Most teams who end up winning an NCAA title depend on their veteran leadership, but they also require fresh infusions of talent, which is why they try to bring in McDonald’s All-Americans. Villanova is no different: Coach Jay Wright already had SR PG Ryan Arcidiacano ready to lead the way this year, but he still recruited FR G Jalen Brunson to become a Wildcat and help them reach the Final 4 for the 1st time since 2009. Approximately 70 years ago the future phenom freshman on campus in the Main Line was Paul Arizin, although the only thing he could have gotten from McDonald’s was a Happy Meal due to the fact that he did not even play much high school basketball after trying/failing to stick with the team as a senior. As a junior he helped his team reach the Elite 8, and as a senior he was named national POY after leading the country with 25.3 PPG. He continued to dominate in the NBA: 17.2 PPG en route to being named NBA ROY, 2-time scoring champ in 1952 and 1957, the 1956 NBA title as a member of the Warriors, 10 All-Star Games, and induction into the Hall of Fame in 1978. Arizin passed away in 2006, but HoopsHD’s Jon Teitel got to chat with Arizin’s friend (and 1954 NCAA Final 4 hero) Frank Blatcher about his great jump shot and his legacy as 1 of the 50 greatest players in NBA history.
Arizin tried out for the basketball team at La Salle High School as a senior but only played a few games before being cut: why did it take him so long to develop into a great player? He told me that he was never that good in high school so he did not blame the coach. We started playing a lot of ball at “The Plaza” in South Philly after high school and he would regularly score over 25 PPG. The Villanova coach invited him to come to his college to play: Paul told him that he was already there but was just not on the team!
He later developed a jump shot while playing in local pickup games (which few players used at that time): why did he decide to incorporate that into his repertoire, and what made it so effective? He played the pivot during pickup games and you could simply not stop him once he got the ball with his back to the basket. He was just able to hang in the air forever.
In 1950 at Villanova he was named All-American/national POY after leading the nation with 25.3 PPG: what did it mean to him to win such outstanding individual honors? He was very proud of that because nobody worked harder on his game. I was proud of him as well even though I was in the Navy at the time. When I told my own teammates that we were buddies it really impressed them!
In 1952 in the 2nd-ever All-Star Game he scored 26 PTS in 32 minutes en route to leading his East team to a win and being named MVP: how was he able to play his best against the best? I got to play 1-on-1 with him over Christmas break that season. He had developed a 1-handed shot from the outside and made several in a row over me. It was just another arrow in his quiver that made him a complete player. He said that he liked to play against me because I gave him a tough time.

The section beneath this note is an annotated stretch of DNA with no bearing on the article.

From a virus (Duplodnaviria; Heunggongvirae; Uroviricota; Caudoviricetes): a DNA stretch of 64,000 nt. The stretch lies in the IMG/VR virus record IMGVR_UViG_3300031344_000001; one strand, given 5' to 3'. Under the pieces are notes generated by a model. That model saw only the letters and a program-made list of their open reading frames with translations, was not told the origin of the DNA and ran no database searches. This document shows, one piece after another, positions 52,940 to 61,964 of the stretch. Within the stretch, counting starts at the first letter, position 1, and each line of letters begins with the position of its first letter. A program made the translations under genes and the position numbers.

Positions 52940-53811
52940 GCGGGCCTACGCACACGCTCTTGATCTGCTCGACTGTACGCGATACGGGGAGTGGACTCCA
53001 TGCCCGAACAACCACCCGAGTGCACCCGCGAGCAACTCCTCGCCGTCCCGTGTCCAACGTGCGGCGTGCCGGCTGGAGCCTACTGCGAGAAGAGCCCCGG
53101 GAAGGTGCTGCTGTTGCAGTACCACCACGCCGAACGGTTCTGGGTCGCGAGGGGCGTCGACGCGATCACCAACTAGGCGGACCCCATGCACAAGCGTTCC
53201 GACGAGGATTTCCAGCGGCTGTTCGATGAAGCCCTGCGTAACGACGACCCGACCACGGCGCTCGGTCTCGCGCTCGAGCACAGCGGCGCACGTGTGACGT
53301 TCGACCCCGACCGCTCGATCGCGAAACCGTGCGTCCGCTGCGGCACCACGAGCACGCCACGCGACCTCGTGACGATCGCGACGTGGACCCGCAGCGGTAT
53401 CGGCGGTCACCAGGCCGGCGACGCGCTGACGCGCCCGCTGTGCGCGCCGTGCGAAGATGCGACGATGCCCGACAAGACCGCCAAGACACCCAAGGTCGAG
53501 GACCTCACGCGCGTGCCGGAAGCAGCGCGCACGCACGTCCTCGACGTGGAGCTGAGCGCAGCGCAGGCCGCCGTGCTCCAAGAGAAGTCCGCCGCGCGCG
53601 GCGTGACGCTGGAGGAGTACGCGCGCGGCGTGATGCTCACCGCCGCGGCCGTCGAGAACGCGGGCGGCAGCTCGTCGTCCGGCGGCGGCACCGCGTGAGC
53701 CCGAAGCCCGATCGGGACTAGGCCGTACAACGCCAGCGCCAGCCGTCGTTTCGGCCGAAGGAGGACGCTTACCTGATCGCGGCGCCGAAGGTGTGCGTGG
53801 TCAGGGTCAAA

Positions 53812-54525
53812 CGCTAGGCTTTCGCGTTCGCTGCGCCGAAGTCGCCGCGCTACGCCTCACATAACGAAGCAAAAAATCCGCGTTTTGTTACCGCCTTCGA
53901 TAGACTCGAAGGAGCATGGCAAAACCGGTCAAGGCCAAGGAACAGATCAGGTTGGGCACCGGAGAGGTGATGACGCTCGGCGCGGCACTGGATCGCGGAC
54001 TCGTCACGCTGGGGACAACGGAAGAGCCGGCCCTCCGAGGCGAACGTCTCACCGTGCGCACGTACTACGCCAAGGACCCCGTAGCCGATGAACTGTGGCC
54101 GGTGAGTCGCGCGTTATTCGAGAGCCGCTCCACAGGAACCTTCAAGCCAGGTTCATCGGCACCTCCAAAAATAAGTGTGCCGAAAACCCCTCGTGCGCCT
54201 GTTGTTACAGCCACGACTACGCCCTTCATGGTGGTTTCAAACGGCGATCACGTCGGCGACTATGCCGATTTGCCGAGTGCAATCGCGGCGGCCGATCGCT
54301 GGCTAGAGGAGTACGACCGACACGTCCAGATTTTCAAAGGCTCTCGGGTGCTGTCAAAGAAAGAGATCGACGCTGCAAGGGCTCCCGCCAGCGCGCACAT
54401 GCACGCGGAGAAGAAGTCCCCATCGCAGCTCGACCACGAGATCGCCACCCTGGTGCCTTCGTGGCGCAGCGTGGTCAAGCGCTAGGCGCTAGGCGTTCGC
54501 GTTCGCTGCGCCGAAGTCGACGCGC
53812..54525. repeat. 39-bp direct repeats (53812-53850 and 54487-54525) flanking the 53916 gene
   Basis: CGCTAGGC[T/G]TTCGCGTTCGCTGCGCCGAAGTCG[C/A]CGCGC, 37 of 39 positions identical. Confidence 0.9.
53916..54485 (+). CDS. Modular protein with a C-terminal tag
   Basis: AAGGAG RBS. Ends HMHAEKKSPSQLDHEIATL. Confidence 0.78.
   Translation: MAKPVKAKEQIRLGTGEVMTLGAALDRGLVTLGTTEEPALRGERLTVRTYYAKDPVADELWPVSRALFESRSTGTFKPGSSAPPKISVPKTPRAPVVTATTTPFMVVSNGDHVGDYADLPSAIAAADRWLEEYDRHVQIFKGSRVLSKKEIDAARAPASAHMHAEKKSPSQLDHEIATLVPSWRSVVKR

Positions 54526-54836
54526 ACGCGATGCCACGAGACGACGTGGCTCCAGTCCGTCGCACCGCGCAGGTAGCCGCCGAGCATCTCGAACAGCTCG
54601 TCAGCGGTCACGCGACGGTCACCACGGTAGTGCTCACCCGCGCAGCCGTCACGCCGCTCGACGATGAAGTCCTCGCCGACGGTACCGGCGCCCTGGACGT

After leading the league in PPG/MPG/FG% for the Warriors in 1952, he missed the following 2 seasons due to joining the Marines during the Korean War: how did he feel about leaving the league, and what impact did the war have on him both on and off the court? He was a solid citizen. I was planning to attend Temple but Paul was the person who helped La Salle get in touch with me, which is how I ended up there.
In the 1956 Finals he scored 26 PTS in a 10-PT win over Ft. Wayne in the decisive Game 5 to clinch the title: what did it mean to him to win a title? He must have been ecstatic because it was the culmination of everything that he had wanted to do. The key ingredient on that team was Tom Gola, who I played with at La Salle.
In the 1960 Eastern Division Finals he scored 22 PTS in a 2-PT loss to Boston in the decisive Game 6 at home: was it frustrating for him to keep running into those legendary Celtics teams in the playoffs every year? I am sure that it was: the Celtics had a magnificent team.
On March 2, 1962 he scored 16 PTS as a teammate of Wilt Chamberlain during his famous 100-PT game in a win over the Knicks: how was he able to finish in double-figures with Wilt getting the ball a majority of the time? Paul probably got his points during the 1st half while it was a regular game because in the 2nd half the team just kept getting the ball to Wilt on every possession.
He chose to retire rather than move with the Warriors to San Francisco, and became a marketing representative for IBM: why was he so opposed to moving, and how did he like working in the real world? He was a regular guy who went to mass every day so he decided that it was better for him to stay in Philly and be near his family/friends.
He also played 3 seasons with the Camden Bullets of the Eastern Professional Basketball League, winning MVP in 1963 and winning the title in 1964: how was he able to be so dominant even after retiring from the NBA? He and I kept playing basketball for a long time after he retired. Had he gone to San Francisco he would have kept playing in the NBA for a couple of more years so Camden was perfect for him.
He was inducted into the Hall of Fame in 1978 and named 1 of the 50 Greatest Players in NBA History in 1996: when people look back on his career, how do you think that he should be remembered the most? He should be remembered 1st of all as a fantastic competitor: even in a pickup game he would run through a screen to try and block my shot! He was the originator who perfected the jump shot and could hang in the air even when the defense knew exactly what he was going to do. He was also a great team player. When the book came out about Wilt having 20,000 women, Wilt mentioned that Paul was a straight arrow both on and off the court. He always gave 110% and was a friend who changed my life by helping me go to La Salle.